The White House has surrendered in its battle against public access to visitor logs for several Executive Branch agencies according to an article on The Hill today.
The Oval Office settled with a number of groups that had gone to court to obtain access to the visitor logs to determine who exactly had been lobbying the administration to bend its policies in their direction.
The settlement resulted in the release today of the records of the February 2018 visitors to the Office of Management and Budget (OMB), the Center for Environmental Quality (CEQ) and the Office of Science and Technology Policy (OSTP). Visitor logs for the Office of National Drug Control Policy will be available shortly as well.
One of the groups who sued the administration for access to the information, Public Citizen, praised the move but questioned whether the agencies involved had redacted any of the records without proper reasons. Hundreds of entries were redacted from the OMB logs, with records also deleted from the CEQ and OSTP logs as well.
“The public now can see who is visiting these four agencies, as they should have been able to see all along,” Public Citizen President Robert Weissman said. “Now we’ll at least have a window into the corporate and ideological lobbyists who are driving Trump administration policy.”
While Public Citizen and the other groups that joined the suit now have access to the records for these executive branch agencies, the Oval Office itself and the entire Office of the President are exempt from public records laws.
The release of the info has already revealed the continuing influence of lobbyists publicly derided by President Trump as “the swamp,” but still oozing their way through the back doors of the White House to influence which of their pet regulatory rollbacks gets implemented first.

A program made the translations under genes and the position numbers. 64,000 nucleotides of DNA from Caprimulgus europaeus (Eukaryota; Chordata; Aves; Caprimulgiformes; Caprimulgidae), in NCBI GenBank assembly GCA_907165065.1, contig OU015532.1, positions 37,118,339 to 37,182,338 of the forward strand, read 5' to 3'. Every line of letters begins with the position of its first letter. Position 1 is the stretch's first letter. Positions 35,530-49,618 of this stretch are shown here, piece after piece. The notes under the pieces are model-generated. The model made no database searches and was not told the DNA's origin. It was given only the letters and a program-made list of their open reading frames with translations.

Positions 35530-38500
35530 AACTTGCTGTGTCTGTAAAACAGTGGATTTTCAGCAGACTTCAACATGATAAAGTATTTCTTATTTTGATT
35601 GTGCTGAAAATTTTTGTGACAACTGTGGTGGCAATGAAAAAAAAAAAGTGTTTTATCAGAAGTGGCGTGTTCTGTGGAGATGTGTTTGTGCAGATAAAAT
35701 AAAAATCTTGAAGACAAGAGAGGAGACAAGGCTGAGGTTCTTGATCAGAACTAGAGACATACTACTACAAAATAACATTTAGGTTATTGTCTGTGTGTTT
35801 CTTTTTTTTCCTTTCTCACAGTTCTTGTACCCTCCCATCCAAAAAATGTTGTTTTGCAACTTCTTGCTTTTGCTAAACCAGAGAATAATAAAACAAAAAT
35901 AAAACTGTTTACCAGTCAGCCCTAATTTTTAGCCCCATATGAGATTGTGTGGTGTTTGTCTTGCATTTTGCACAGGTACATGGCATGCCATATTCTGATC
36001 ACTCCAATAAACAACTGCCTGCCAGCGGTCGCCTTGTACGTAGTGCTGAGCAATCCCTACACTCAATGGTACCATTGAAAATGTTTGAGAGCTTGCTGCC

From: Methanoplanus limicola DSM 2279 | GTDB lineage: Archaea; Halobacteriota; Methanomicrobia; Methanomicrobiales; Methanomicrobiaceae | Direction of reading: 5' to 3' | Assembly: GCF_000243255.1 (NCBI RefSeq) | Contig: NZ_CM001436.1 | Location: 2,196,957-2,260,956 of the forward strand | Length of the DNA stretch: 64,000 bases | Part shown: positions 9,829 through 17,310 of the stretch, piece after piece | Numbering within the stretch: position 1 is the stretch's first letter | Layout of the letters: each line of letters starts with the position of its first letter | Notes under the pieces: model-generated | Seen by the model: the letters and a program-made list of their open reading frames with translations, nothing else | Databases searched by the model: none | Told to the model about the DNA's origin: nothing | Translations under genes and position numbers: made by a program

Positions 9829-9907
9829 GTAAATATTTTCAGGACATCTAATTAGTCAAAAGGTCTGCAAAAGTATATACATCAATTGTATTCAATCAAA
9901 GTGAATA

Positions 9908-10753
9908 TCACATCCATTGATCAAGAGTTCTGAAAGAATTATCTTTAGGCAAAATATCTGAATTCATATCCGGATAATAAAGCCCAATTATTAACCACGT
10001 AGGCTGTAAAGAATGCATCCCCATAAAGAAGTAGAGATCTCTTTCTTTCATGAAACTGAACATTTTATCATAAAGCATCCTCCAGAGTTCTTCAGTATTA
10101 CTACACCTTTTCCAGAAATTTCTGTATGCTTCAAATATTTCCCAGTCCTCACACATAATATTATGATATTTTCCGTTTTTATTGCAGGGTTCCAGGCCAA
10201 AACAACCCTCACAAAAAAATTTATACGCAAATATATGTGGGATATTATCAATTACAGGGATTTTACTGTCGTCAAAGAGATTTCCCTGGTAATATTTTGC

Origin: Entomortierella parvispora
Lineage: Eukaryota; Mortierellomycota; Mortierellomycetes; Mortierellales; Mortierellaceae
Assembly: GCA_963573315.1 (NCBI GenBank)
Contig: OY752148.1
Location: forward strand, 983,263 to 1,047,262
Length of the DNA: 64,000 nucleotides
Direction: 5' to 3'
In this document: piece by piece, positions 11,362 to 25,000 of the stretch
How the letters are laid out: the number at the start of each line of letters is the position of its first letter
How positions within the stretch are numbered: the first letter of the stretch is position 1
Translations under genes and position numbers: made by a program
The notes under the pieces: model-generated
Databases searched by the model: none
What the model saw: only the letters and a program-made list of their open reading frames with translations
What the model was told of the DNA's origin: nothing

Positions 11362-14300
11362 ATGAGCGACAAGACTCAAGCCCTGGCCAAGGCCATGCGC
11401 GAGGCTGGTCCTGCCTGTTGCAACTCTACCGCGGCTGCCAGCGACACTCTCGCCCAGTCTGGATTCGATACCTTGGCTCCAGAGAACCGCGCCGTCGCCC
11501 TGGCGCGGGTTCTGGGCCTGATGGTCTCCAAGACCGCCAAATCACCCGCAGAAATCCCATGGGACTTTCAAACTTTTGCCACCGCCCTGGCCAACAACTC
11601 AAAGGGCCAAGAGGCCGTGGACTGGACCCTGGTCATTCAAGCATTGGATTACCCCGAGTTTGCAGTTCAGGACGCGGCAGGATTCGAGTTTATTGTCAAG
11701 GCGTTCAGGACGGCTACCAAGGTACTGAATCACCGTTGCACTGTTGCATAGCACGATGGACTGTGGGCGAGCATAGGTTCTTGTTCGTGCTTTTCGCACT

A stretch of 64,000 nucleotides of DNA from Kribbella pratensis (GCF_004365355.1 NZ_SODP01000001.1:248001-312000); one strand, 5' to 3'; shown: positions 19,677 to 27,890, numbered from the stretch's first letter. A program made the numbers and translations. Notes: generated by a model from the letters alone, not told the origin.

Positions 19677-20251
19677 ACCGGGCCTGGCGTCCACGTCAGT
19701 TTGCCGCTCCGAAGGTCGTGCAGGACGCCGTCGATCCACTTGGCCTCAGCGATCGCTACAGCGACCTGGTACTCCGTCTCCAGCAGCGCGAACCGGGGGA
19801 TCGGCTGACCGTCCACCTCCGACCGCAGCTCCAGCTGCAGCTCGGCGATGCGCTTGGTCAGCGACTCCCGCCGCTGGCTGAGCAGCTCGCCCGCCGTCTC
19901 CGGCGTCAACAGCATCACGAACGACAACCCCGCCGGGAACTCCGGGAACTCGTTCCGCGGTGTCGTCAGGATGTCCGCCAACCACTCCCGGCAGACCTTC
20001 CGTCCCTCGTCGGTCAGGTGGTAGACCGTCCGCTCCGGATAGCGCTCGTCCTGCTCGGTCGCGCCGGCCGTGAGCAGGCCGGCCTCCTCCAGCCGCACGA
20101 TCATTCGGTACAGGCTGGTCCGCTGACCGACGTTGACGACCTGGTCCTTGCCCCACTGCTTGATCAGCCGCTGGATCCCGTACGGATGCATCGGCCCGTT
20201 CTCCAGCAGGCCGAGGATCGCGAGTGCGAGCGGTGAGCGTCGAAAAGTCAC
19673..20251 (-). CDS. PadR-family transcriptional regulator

According to The Hill, “the logs included visits to OMB by Myron Ebell and Marlo Lewis from the Competitive Enterprise Institute, David Kreutzer of the Heritage Foundation, Jim Tozzi from the Center for Regulatory Effectiveness, Lee Janger of the Alliance for Vehicle Efficiency, Laurie Holmes of the Motor and Equipment Manufacturers Association and Hudson Hollister, who founded the Data Coalition.”
While the logs released includes the names of visitors to the agencies involved, their titles and the names of the companies that the visitors represent are not disclosed, so diligent reporters will surely be pouring over the data to see what other swamp dwellers have been slithering into the White House to push their agendas.
Unfortunately, few of the visitors are likely to be advocates for the general public rather than for specific special interests.
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